Understanding The Different Types Of Pruning Shears
Many gardeners find pruning shears to be one of the handiest tools in their arsenal. It is not uncommon for amateur gardeners to start out using just a pair of craft or kitchen shears, but sooner or later, one will need to cut back hardy wood stems, and then a good pair of hand pruning shears will be invaluable.
Pruning shears come in three types; bypass, anvil, and ratchet. The most popular form are bypass pruners. They feature two curved blades which bypass each other when closing. Either one or both of these blades can be sharpened, which allows them to make a nice clean cut and makes them ideal for green shrubbery. Unfortunately they do not provide much additional leverage when cutting, so they can be hard to use on dead wood.
Anvil pruning shears feature one straight, sharpened cutting blade which closes against a flat, dull anvil. They are designed to hack through branches with a crushing motion, unlike the cutting motion of bypass pruning shears. This makes them work well on tough dead branches, but not a good choice for living stems as it can damage them. Anvil pruning shears are also often bulkier than bypass shears, which can make it difficult to get them into tight spots.
Ratchet pruning shears are generally a variation on anvil pruners, but they feature a ratcheting mechanism that allows the cut to be performed in stages. This gives them more leverage than either of the other two types and makes them ideal for those with smaller or less powerful hands. They are also a good choice for someone who will performing a lot of pruning.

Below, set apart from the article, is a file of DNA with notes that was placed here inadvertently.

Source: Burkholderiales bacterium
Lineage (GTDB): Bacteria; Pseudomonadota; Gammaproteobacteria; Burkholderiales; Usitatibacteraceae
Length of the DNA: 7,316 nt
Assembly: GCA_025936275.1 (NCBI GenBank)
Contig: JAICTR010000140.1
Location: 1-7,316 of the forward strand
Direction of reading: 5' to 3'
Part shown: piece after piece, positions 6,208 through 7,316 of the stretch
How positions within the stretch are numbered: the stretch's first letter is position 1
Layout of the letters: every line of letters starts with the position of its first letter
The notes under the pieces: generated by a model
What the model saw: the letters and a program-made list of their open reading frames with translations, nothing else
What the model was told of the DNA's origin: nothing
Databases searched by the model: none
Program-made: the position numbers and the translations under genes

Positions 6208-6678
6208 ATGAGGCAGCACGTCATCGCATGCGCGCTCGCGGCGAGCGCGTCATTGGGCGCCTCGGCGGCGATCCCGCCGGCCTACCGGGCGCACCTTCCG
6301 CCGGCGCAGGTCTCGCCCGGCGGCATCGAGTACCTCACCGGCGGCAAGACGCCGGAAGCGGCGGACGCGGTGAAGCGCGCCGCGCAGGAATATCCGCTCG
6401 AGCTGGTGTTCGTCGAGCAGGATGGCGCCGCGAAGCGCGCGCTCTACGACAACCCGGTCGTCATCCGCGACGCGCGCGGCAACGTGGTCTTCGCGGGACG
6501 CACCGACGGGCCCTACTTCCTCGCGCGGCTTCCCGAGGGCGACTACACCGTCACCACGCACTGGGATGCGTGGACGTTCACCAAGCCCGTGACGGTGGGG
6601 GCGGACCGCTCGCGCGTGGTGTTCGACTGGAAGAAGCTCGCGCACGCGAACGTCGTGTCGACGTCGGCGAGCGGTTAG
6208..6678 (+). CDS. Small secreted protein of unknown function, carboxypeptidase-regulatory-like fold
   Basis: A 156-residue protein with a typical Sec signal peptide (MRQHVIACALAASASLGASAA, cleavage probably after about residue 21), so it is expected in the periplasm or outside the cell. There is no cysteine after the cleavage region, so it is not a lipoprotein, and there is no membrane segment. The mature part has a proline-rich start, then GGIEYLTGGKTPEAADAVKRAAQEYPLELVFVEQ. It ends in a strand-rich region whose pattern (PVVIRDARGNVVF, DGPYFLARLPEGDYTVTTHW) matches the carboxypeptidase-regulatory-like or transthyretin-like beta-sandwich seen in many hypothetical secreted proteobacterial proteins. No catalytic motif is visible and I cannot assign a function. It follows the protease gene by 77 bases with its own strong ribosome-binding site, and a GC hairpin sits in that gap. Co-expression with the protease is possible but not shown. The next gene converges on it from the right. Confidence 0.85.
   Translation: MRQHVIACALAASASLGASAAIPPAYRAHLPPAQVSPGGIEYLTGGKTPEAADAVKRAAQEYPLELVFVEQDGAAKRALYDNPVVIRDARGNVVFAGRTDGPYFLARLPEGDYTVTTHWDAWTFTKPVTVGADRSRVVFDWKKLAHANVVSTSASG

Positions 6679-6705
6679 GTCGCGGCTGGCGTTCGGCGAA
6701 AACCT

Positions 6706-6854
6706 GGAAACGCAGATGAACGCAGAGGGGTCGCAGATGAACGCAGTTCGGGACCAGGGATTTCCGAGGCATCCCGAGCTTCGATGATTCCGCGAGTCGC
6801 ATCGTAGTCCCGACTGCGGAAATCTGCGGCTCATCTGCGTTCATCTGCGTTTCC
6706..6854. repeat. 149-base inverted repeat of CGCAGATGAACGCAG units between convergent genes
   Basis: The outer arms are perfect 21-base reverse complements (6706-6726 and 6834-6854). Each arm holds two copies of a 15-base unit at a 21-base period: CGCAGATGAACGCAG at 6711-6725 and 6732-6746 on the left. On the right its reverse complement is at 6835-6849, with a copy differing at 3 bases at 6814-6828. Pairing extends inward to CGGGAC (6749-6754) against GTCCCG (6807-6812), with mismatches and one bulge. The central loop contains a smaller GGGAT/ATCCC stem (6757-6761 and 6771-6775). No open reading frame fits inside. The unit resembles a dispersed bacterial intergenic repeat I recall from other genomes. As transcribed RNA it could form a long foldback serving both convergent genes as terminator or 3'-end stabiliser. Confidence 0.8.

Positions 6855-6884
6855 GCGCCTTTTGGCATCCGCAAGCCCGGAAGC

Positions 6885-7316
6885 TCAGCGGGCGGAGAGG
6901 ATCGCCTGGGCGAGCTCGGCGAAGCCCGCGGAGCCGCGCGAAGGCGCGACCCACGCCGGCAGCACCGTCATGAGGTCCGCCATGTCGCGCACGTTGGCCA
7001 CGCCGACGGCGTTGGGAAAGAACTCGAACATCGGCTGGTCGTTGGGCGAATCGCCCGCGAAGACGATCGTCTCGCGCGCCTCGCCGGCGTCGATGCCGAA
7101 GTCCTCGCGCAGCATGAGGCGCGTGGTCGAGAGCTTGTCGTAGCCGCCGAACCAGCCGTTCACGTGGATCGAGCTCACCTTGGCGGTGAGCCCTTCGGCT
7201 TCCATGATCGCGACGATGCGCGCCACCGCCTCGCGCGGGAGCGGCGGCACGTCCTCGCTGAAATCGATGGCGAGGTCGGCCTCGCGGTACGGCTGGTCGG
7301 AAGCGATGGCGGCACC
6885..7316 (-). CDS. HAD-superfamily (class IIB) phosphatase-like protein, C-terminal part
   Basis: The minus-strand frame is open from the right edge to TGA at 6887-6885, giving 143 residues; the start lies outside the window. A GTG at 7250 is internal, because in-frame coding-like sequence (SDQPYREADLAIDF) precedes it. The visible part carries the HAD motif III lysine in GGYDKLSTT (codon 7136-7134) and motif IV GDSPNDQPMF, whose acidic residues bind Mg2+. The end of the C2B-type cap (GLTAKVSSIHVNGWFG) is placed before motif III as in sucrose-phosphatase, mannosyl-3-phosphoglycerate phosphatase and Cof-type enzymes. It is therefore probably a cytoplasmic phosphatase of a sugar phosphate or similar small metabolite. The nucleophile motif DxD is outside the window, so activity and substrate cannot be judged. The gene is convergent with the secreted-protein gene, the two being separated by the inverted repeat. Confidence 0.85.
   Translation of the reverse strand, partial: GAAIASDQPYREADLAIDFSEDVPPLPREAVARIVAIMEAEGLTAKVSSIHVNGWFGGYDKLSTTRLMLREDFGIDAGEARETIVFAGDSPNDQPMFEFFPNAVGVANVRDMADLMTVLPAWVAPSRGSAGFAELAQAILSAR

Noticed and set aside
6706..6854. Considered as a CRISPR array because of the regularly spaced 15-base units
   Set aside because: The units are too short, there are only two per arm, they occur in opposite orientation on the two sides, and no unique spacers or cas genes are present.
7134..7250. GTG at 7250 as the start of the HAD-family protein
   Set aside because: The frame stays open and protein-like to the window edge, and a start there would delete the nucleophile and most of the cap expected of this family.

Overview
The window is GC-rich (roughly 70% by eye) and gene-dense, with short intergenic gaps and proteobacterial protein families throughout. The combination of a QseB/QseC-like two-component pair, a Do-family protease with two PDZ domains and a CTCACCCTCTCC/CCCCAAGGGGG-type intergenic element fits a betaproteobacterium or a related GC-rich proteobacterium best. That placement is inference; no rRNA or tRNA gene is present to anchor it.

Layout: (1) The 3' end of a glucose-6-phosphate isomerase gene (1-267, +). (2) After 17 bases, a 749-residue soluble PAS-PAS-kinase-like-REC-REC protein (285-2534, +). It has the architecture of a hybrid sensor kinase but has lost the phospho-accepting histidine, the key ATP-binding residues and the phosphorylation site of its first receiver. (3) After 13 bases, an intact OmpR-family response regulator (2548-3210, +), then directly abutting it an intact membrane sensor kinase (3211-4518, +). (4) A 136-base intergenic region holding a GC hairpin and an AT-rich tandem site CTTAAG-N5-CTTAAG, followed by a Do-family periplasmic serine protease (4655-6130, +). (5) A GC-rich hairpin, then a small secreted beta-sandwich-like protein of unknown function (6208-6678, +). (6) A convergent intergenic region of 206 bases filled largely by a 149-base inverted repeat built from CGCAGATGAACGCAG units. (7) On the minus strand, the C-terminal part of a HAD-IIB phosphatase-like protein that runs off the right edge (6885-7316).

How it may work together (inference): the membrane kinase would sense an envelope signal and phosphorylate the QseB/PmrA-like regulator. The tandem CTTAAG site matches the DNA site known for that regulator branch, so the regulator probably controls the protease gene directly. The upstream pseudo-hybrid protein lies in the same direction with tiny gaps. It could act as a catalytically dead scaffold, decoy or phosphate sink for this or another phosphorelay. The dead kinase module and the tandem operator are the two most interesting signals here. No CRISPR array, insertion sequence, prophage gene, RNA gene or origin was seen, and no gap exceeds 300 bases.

How To Care For Pruning Shears
Proper care and maintenance of pruning shears is vital to keeping them in good working order for years to come. While unmaintained shears may become unusable after just a few years, a well maintained pair can last a lifetime.
One of the most important preventative maintenance steps a person can take is to clean and oil their shears after they are finished using them for the day. First start by wiping off any debris with a dry cloth. Then use warm soapy water or fine steel wool to remove any plant sap. There are also a few other surprising household items that can remove tree sap. After drying the blades, apply some mineral oil to the blades, the closing mechanism, and the spring. If one doesn't have mineral oil, any household oil can be used.
If you notice that more effort is required to cut through branches then when the shears were first purchased, it is mostly likely time to sharpen the blades. This can be accomplished with a diamond hand file or sharpening stone. Following the factory bevel angle, run it along the length of the blade a few times. After it feels sharp, run the sharpening stone along the flat side of the blade to remove any burrs.
Another thing that can make it harder to make a cut is overly tight tension between the blades. More often than not though, pruning shears tend to lose tension over time instead of tightening. If branches begin to bind between the blades when closing instead of being cut, most likely loose tension is to blame. This can be adjusted by tightening or loosening the center screw located at the base of the blades.